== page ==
software

Undercover and Espionage: Peace of Mind For the Tinfoil-Hat Set by Simon Abrams

Since security and privacy are on everyone's mind these days, I thought I'd share a couple of security-related products for the (justifiably) paranoid and tinfoil-hatted amongst you.

First, Undercover is a tiny, ingenious app by software maker Orbicule which runs innocuosuly in the background of your computer until you report it stolen via your online dashboard. At this point, Undercover kicks into gear, watching for your computer to connect to the Internet by any means, including ethernet, wi-fi or even Bluetooth. It then begins reporting your computer's location, its IP address, screenshots and keylogs in a comprehensive theft report that John Q. Law can use to recover your Precioussss for you. Particularly for laptop users, it's sneaky little supplement to Find My Mac that can give you an extra layer of peace of mind. It's $50, but if you use the link above to let 'em know I sent you, you'll get 25% off.

Next up is Espionage, by Tao Effect. This little gem encrypts files, folders, email - whatever - allowing you to use multiple master passwords to keep your files secure. Plus, they insist they haven't given those nosey Parkers over at the NSA any back doors into their encryption software, so you can be confident your data is safe from prying eyes. Espionage is $29.99, but you can save 10% by using the code UNDERCOVER10 until October 31st.

A Serious Imaging Company by Simon Abrams

From Dave Caolo on TUAW:

Finally, the message delivered by the iPhone 5s camera is clear: Apple is becoming a serious imaging company. They spent a lot of time on that camera. You don't need a point-and-shoot camera anymore. There's no need to find a cable or a memory card reader. This is your camera.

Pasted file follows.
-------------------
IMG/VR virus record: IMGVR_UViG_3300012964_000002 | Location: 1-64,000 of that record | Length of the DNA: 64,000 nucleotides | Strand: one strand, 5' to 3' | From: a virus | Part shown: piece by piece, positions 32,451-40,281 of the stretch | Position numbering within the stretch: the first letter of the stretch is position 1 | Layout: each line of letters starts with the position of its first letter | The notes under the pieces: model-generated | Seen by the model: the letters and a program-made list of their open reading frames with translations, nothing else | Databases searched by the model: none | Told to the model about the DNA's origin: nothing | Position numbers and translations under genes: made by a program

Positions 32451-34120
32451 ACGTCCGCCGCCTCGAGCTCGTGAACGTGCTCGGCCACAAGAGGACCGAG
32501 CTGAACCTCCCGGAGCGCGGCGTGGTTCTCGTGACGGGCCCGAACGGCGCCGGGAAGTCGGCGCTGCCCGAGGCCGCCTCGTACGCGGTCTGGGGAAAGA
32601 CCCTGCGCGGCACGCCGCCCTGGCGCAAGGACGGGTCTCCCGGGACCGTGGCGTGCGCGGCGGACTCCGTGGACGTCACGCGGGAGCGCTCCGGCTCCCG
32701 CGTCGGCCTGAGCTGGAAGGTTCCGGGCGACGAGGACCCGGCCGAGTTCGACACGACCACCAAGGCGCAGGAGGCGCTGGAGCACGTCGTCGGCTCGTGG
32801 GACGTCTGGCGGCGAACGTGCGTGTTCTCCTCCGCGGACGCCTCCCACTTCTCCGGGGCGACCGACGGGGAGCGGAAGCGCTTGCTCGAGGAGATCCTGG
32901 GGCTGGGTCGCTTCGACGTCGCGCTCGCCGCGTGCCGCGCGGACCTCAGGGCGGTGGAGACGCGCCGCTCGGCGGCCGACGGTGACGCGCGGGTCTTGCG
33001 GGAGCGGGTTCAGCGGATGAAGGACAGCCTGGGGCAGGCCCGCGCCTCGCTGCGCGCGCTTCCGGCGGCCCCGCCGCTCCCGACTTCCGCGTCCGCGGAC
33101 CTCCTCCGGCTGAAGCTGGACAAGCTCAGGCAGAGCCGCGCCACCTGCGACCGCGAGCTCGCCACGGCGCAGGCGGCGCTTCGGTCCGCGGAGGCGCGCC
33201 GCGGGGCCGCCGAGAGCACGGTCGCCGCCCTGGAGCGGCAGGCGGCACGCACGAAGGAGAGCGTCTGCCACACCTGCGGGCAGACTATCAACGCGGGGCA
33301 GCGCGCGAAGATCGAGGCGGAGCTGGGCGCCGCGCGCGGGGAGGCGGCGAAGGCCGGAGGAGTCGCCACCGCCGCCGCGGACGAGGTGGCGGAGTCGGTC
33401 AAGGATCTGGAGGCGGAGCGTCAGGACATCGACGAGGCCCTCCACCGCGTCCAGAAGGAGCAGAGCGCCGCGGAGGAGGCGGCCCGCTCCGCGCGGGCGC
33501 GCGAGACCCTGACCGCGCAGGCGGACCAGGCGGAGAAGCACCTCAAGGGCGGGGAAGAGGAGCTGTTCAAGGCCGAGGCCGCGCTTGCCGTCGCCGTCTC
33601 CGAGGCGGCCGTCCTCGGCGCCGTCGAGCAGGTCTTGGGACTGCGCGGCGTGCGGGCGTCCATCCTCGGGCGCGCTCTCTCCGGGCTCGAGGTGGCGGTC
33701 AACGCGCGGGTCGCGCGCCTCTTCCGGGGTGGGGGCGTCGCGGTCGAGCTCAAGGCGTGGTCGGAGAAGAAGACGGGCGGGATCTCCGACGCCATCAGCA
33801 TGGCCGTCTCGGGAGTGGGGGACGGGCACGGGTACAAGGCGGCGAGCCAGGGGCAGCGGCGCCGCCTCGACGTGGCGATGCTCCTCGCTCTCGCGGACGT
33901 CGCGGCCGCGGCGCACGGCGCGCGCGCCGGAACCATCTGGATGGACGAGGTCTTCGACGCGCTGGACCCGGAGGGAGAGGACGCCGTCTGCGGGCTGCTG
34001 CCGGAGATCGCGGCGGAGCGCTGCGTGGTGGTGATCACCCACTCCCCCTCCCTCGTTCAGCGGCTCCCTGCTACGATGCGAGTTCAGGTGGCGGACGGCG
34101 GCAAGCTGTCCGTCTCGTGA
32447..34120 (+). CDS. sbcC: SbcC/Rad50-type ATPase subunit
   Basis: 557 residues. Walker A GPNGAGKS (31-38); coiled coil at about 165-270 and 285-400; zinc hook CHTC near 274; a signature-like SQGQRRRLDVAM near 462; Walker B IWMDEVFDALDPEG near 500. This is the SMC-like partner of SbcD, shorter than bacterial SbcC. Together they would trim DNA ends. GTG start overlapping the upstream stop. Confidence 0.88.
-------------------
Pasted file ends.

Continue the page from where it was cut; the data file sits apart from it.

This is why it's so frustrating to serious photographers that on the other side of the serious imaging equation -- ie. serious image processing -- all we're getting from Apple is crickets.

I remember being all excited and diving in to the Aperture 3.0 update just as my wife and I were leaving for a vacation in Paris. We took that vacation in February 2010. The current version of Aperture is 3.4.5. In contrast, Adobe Lightroom version 3.0 was released in June of 2010. Lightroom 5.2 release candidate is available now on Adobe Labs.

On the other hand, during the keynote, Phil Schiller did say that the new camera system is "for the rest of us", though - for the folks that just want to get take a picture, and let their cameraphone do the work.

Photoshop CC Favorite Features: Editable Rounded Rectangles by Simon Abrams

Editable Rounded Rectangles in Photoshop CC

This is the first in a series of posts I'm going to be doing about my favorite new features in Photoshop CC. For the uninitiated, CC, or Creative Cloud, is the new designation that Adobe is giving their suite of applications as they move away from the "boxed" retail model of the Creative Suite to delivering their software via digital download.

Today, I'm focusing on a new feature that I, and many, many others, have been begging for for ages: editable rounded rectangles.

It might sound like a small thing, but it really is a big time-saver. In previous versions of Photoshop, you'd create a rounded rectangle Shape layer and whatever settings you used when you created the shape were immediately baked in the second you released the mouse. If you had to replicate that shape elsewhere (either in CSS or maybe as a vector shape in Flash), there was no easy way to figure out what the radius of that shape was without a whole bunch of trial and error, especially if you weren't the original designer that worked on the file. Now in Photoshop CC, you can simply click on the rounded rectangle vector shape and you'll notice that the Properties panel is now populated with all the editable properties of that shape (or Live Shape, as it's labeled in the panel).

The Live Shape Properties Panel in Photoshop CC

Not only do the radii of the rounded rectangle remain editable (or live) after the fact, you can independently edit the radius of each corner, allowing you to create irregular shapes like the ones shown in the screenshot above, without having to edit the shape's vector paths using the pen tool, or by combining shapes with boolean operations, as you would have had to do in previous editions of Photoshop.

I'm thrilled with this new feature - it definitely goes a long way towards solving at least one of the issues that interface and icon designers have had with creating and resizing HiDPI (aka Retina) graphics, and is a big part of Adobe's continuing enhancement of Photoshop's vector graphics capabilities.

Stay tuned for more posts highlighting additional new features in Photoshop CC.